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Bowls In Focus : August September 2010
6 Bowls In Focus Late last century, during a brief and inglorious football career, a wily old coach ushered me aside one night to drop a bombshell - that I would be kick- ing the dew off the grass in the seconds on the following Saturday. But he offered some advice that would stay with me forever: ‘Don’t go around bagging the selectors, that’s weak. Go out a get a few kicks in the twos and prove they were wrong, let your performance do the talking’. It didn’t ease the pain, but after regaining my spot in the top side three weeks later, I knew his pearl of wisdom had been priceless. Last month during the $40,000 Queensland Open Championships at the Bribie Island Bowls Club near Brisbane, two of Victoria’s best known achievers, fresh from the disappoint- ment of being ‘rejected’ in elite level selections, let their performances do the talking. Our longest serving interstate rep- resentative and 1998 Commonwealth Games gold medalist Mark Jacobsen was the standout player of the cham- pionships, while pint-sized Lisa Phillips rocked the establishment when she clinched the women’s singles crown. For Jacobsen, the 42-year-old Moonee Ponds ace, being left out of the national team for next month’s Commonwealth Games in Delhi was a bitter pill to swallow after his preparation appeared to have ticked all the boxes. Similarly teenage sensation Phillips, the current state junior champion, had to deal with her non-selection in the Victorian women’s state squad, knowing that several of her peers including South Australia’s Breeanna Dickson and WA’s Kristina Krstic already had a season of senior interstate representation under their belts. However, Phillips, who hails from Yallourn but will be seen in the distinc- tive Richmond Union livery this season, lodged her personal protest in brilliant fashion. After emerging from the qualifying process in suburban Brisbane, she fronted at Bribie Island to face legend- ary Queenslander Diana Cunnington, the 2003 Australian indoor singles champion, in the opening round and posted a comfortable straight-sets victory. Her reward was an appointment with reigning world champion of champions Kelsey Cottrell from Queensland, who will be Australia’s singles player in Delhi next month. Tied at one set each and on equal shots, Phillips whitewashed Cottrell in the tiebreaker to move into the quarter-finals against another interna- tional, Kelli Wray from South Australia. After a tense tied first set Phillips powered into the final four with a big win in the second. Her semi-final opponent was former Scottish international Kay Moran, who won the 2005 Atlantic Rim Championships singles title in Ireland, and again Phillips kept her opponent scoreless in the tiebreak after being level at a set apiece. Being dubbed the ‘teenage giant slayer’ by local media, Phillips still had one more giant to slay on route to the title, Queensland’s Carmen Anderson, the 1996 world singles winner and one of the toughest competitors of all time. But in a scintillating display Phil- lips charged to a 10-1 win in the first nine-ender, dropped the second 6-8, then prevailed in another tiebreaker to capture her third, yet most prestigious Bowls Australia grand prix title. Last • Above: Finalists Carmen Anderson and Lisa Phillips with medals after the Victorian teenager’s astounding victory. • Below: Former Commonwealth Games gold medalists Mark Jacobsen and Kelvin Kerkow snared more glitter at Bribie Island. • Below Right: Phillips sends one away during her march to victory at the Queensland Open. Revenge of the Queensland OPEN 2010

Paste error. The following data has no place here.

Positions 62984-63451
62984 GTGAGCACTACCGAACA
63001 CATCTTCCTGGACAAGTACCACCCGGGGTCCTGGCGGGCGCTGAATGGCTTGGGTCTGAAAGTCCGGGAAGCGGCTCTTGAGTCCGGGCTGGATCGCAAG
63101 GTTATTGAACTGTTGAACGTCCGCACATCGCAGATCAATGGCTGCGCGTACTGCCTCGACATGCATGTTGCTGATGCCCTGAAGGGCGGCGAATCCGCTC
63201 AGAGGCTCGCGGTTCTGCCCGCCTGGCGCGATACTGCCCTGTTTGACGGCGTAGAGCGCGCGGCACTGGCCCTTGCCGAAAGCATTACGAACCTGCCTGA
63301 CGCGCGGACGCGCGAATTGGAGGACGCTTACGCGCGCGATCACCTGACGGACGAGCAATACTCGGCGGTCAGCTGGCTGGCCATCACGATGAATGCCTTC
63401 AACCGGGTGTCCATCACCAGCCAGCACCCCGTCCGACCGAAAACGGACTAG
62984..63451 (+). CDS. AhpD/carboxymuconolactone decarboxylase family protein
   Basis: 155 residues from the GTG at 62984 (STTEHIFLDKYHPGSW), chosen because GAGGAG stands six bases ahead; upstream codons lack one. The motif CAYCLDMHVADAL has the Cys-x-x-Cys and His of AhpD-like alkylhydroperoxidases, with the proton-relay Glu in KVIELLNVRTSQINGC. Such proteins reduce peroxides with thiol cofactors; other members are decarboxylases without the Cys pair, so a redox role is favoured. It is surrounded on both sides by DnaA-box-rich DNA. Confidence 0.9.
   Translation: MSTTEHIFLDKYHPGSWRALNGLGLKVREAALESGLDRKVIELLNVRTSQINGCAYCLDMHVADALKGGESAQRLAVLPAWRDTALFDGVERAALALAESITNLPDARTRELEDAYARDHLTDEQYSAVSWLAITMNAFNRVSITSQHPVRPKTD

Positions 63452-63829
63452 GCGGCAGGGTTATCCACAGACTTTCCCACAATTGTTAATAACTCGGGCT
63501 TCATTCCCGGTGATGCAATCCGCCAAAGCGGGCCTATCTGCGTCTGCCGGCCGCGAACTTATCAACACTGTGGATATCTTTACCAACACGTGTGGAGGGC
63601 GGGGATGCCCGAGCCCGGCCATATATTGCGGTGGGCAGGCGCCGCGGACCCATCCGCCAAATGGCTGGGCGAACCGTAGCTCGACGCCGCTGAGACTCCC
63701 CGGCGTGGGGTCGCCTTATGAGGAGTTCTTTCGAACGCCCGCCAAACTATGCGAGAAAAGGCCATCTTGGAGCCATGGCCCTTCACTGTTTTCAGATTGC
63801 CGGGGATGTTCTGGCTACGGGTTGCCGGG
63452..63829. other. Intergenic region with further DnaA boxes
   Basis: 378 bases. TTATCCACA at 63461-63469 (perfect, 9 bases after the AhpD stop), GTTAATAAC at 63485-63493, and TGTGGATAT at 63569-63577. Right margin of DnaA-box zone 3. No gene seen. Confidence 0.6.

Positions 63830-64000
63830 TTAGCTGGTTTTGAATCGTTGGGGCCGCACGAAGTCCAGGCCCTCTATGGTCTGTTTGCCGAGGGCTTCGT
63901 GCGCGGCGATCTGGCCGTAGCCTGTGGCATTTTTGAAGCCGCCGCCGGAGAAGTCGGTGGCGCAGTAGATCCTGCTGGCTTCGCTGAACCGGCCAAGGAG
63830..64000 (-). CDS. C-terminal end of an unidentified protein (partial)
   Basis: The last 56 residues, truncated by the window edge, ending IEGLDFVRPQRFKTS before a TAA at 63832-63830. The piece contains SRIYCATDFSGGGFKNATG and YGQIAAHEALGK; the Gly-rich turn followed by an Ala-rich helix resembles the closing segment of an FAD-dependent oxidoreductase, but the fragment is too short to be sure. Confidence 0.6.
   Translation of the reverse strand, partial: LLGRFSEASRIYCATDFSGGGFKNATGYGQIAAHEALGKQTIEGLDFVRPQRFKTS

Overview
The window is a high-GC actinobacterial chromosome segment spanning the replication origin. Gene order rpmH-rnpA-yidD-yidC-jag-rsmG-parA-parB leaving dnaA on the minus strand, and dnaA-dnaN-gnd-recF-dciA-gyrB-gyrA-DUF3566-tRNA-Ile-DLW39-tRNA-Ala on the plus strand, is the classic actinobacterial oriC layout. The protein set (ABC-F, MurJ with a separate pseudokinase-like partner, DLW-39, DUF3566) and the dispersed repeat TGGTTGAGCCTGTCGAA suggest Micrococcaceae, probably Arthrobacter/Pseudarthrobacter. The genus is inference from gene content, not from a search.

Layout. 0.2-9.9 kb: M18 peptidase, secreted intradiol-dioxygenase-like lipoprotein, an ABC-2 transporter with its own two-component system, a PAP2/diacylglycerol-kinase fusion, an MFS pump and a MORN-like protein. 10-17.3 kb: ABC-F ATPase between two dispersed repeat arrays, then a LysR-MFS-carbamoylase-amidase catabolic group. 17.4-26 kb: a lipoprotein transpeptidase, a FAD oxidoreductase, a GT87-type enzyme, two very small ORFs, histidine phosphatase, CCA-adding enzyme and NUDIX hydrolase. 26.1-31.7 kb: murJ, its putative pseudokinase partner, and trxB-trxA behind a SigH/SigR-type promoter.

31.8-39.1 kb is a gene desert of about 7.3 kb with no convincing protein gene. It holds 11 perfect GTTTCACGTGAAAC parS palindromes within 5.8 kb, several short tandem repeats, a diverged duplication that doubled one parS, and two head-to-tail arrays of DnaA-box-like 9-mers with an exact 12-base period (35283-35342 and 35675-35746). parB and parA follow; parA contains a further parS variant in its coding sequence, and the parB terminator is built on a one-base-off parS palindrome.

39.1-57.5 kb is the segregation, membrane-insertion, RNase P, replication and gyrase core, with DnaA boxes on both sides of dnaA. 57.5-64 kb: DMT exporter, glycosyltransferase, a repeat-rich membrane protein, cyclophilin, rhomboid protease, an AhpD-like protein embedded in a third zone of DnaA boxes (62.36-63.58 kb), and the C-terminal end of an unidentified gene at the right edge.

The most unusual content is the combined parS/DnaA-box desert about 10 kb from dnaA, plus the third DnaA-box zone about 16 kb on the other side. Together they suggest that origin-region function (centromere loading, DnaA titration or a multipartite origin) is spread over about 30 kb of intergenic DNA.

June July 2010